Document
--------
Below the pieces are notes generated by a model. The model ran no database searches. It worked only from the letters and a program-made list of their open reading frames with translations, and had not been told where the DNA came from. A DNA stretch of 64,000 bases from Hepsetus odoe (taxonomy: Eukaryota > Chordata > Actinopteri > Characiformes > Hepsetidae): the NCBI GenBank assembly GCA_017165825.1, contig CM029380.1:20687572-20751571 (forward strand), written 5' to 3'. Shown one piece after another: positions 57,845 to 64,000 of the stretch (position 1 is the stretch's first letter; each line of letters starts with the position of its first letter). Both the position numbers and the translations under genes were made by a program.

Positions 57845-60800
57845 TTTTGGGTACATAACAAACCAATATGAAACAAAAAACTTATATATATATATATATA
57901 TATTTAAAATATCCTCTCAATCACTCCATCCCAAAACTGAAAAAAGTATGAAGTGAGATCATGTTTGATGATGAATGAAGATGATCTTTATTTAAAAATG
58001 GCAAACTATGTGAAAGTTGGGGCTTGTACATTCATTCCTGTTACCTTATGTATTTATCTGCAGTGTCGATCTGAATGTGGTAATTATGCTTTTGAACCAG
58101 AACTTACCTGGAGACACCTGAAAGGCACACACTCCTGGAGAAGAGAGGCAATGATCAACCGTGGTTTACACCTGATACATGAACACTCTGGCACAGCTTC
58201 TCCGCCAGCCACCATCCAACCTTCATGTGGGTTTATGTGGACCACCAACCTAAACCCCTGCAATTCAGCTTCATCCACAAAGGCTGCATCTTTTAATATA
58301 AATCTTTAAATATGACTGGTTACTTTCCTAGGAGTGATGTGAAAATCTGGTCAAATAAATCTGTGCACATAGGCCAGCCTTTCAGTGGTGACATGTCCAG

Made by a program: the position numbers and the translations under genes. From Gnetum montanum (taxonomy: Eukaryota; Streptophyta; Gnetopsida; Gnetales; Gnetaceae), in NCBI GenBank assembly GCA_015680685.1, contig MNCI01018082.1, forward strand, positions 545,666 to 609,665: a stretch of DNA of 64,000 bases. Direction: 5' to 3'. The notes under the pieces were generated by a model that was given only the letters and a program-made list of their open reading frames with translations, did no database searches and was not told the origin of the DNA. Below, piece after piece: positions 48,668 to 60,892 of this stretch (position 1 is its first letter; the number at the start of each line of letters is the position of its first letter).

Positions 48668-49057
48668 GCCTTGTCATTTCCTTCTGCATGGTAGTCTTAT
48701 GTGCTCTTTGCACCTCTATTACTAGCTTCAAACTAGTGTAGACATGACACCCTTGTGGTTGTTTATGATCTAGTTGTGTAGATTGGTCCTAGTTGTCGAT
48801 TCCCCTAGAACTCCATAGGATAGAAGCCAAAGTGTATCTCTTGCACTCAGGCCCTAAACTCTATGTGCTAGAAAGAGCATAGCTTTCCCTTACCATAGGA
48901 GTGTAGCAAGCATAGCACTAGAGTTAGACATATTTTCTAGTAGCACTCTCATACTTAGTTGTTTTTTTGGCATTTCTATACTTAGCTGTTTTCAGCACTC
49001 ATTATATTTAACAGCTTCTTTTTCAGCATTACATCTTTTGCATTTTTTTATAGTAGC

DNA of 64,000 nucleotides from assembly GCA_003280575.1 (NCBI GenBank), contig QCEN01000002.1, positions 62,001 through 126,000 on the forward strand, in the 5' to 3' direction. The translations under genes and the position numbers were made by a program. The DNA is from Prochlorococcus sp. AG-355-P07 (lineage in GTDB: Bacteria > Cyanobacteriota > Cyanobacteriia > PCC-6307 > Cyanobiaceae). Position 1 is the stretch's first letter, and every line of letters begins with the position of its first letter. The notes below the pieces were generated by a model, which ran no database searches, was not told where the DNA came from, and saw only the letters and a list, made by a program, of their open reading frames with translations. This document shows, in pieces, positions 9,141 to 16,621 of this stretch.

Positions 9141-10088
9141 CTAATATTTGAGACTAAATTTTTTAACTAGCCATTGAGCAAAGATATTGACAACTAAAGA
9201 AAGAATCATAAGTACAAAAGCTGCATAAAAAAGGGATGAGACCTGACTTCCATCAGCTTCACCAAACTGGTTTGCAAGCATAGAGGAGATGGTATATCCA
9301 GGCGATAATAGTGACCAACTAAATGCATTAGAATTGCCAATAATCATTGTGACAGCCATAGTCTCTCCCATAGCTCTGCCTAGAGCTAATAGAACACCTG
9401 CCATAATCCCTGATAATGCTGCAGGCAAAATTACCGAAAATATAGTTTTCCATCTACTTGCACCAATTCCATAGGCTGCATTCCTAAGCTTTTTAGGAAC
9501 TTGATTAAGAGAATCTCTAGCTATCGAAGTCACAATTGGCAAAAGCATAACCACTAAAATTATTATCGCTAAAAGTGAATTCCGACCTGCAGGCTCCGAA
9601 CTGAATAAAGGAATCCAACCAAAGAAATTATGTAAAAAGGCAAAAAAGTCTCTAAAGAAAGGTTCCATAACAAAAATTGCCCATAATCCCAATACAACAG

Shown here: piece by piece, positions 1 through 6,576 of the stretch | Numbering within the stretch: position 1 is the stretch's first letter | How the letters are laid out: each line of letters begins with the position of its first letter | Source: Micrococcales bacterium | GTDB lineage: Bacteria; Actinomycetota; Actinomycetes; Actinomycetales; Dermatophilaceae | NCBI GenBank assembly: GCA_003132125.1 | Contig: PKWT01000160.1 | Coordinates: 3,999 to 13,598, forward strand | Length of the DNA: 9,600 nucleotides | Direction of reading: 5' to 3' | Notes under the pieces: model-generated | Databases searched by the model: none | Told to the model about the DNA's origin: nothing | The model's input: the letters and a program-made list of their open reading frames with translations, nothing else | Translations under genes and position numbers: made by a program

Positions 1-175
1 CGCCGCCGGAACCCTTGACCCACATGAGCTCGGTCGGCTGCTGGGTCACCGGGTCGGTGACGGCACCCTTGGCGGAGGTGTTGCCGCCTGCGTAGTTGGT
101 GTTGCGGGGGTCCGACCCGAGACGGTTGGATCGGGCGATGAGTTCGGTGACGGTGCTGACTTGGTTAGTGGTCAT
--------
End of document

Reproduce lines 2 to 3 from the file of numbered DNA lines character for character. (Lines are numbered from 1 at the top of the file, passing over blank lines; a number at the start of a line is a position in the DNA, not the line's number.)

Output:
Positions 57845-60800
57845 TTTTGGGTACATAACAAACCAATATGAAACAAAAAACTTATATATATATATATATA